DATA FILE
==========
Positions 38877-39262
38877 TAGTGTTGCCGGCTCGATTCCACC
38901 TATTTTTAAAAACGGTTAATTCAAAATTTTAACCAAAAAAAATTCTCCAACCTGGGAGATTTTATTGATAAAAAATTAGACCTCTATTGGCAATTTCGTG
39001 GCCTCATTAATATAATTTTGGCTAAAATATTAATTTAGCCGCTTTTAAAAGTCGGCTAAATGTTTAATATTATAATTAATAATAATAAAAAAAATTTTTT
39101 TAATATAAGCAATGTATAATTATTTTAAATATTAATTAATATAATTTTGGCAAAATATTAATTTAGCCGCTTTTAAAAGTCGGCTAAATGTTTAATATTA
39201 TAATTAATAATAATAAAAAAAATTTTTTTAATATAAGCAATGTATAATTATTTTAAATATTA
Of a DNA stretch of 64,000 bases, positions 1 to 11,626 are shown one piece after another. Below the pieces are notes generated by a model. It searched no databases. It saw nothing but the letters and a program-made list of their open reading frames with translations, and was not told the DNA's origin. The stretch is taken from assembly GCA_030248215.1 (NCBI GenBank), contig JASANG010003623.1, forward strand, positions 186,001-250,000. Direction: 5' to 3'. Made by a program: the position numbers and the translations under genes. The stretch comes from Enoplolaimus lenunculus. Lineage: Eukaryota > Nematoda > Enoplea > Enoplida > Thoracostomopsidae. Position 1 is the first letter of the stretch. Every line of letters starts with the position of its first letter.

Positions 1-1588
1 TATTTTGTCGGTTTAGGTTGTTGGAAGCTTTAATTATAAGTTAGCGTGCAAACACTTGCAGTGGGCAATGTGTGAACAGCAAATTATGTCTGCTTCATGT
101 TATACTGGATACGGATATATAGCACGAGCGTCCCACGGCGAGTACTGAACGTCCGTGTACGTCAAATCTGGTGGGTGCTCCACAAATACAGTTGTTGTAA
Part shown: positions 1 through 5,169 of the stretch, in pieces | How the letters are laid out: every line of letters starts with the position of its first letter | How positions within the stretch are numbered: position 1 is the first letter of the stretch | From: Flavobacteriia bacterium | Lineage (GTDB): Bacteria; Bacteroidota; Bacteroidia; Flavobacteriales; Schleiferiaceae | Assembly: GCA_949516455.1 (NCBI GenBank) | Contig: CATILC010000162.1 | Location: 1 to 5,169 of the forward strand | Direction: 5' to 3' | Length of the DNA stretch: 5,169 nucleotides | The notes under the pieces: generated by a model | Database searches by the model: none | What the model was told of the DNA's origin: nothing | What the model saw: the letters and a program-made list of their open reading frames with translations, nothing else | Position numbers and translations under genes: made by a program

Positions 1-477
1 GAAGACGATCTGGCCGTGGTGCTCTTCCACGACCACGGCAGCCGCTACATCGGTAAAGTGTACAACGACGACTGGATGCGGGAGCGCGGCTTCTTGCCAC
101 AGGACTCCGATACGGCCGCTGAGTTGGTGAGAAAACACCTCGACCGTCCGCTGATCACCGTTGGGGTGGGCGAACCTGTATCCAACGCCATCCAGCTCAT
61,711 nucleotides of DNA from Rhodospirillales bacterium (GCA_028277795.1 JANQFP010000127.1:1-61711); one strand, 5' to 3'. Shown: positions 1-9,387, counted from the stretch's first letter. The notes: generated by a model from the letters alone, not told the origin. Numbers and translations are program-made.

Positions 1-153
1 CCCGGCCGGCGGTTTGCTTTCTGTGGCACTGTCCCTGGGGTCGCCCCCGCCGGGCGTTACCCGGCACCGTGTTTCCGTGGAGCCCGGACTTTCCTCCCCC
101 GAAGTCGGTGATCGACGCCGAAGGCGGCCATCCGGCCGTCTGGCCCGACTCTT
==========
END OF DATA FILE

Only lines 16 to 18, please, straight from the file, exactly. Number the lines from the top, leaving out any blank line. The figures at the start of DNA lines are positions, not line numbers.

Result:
Positions 1-153
1 CCCGGCCGGCGGTTTGCTTTCTGTGGCACTGTCCCTGGGGTCGCCCCCGCCGGGCGTTACCCGGCACCGTGTTTCCGTGGAGCCCGGACTTTCCTCCCCC
101 GAAGTCGGTGATCGACGCCGAAGGCGGCCATCCGGCCGTCTGGCCCGACTCTT